I don’t yet know Catherine in person but hope one day to meet her… she was one of the poets whom I ‘met’ on the exciting 52, Jo Bell’s Write a Poem a Week for a Year which was the first time I got going with Facebook. So Catherine is a Facebook friend but she is a poetic Facebook friend which is something quite different!
The poems in this miraculous book are based around her experience and recovery from breast cancer and mastectomy: she fixes her eyes on the truths and, by doing so, the terrifying experience is transformed into something almost marvellous. You will found humour in these poems when you least expect it as in Choosing a Breast:
‘She crackles them open;
it’s like Christmas on Mars…’
Both funny (darkly) and not funny at all.
There is anger and pain beautifully rendered without loss of balance as in The Amazon addresses the football mums:
‘….I get on your tits,
Make your nipples buzz smug with my
So draw your husbands close:
they see me. Symmetry won’t save you
Now they dream of suckling stars.’
And the razor sharp imagery throughout will have your stomach flipping over time and again.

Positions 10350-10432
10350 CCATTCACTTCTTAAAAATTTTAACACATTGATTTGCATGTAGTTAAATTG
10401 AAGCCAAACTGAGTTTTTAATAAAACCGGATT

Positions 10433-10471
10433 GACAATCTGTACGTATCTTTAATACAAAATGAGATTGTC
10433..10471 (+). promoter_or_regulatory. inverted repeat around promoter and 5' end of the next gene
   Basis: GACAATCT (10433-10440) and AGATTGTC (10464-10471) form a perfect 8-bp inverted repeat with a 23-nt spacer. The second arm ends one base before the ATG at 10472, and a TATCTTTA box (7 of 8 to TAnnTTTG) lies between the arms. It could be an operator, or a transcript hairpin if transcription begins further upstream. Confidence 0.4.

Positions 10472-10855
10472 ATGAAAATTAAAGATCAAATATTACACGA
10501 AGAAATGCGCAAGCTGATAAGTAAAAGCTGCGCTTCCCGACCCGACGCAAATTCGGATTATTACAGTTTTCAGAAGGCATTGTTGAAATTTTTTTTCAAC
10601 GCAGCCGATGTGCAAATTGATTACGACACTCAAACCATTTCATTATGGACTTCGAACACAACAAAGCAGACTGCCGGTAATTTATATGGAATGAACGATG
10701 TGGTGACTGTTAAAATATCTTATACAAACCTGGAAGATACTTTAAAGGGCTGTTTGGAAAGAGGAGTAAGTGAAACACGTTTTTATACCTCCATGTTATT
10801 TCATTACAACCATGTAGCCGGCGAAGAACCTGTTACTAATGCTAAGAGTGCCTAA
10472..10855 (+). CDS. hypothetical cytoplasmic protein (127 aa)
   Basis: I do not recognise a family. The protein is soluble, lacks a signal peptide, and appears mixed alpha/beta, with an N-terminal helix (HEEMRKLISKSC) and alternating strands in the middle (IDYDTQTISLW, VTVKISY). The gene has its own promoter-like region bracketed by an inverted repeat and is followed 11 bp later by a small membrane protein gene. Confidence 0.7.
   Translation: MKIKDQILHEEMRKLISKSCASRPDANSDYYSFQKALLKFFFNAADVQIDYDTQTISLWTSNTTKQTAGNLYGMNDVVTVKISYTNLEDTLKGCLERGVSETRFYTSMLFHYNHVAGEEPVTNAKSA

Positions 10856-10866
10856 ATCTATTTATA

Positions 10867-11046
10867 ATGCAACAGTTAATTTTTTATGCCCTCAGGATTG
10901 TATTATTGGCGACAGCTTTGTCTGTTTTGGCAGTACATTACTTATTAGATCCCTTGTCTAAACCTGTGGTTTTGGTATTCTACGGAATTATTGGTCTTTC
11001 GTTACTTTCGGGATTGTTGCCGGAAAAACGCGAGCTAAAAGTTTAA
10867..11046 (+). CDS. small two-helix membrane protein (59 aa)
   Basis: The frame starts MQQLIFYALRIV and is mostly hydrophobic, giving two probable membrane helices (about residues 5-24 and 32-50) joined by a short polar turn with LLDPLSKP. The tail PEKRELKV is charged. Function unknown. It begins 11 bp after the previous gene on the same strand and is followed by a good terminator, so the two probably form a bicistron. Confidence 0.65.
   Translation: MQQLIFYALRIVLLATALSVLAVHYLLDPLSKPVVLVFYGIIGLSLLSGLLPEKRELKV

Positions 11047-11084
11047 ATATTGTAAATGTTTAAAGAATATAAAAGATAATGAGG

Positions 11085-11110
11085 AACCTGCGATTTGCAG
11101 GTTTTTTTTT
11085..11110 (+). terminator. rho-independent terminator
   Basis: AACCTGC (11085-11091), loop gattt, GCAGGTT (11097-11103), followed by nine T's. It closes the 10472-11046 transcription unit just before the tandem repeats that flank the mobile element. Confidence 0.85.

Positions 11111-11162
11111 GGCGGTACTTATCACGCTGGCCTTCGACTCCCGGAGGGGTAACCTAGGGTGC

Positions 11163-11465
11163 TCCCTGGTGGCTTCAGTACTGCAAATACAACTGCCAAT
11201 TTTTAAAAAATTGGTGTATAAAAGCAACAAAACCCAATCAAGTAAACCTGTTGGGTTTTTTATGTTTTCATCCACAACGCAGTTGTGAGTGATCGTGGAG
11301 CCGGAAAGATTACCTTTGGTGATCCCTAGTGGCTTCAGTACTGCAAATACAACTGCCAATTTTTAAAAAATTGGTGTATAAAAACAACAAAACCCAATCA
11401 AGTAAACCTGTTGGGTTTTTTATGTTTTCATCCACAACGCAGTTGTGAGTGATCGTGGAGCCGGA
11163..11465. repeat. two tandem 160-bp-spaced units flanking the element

The last part is about the aftermath and in a very lovely poem of resolution called Wild she writes:
‘Return to shimmers, quivering flowers,
Swim into this clean slate.’
Here’s the last poem in this collection which leaves us with a kind of blessing: it speaks for itself…
Letters from the dispossessed
The smallest things are gifts – Julia Darling
You are fallow and there’s peace in it,
like November light barely stretching over a stubbled field.
Warm yourself where you can.
A winter tree must wear its stark geometry against every sky
and suffer the feather of birds in its bare branches.
There will be other summers.
Sometimes you will curve your head round broken glass
and be welcomed by the wholeness of the moon,
or catch the grace of an owl in litter unfolding in a lorry’s wake.
These things are gifts. Take them.
I found some poems on Clear Poetry by Catherine here , and here on the inimitable Ink, Sweat & Tears and, more recently, on Kim Moore’s weekly blog where there is another very powerful poem called Silence, from Amazon.
So now you can’t resist reading the whole of her book, Amazon.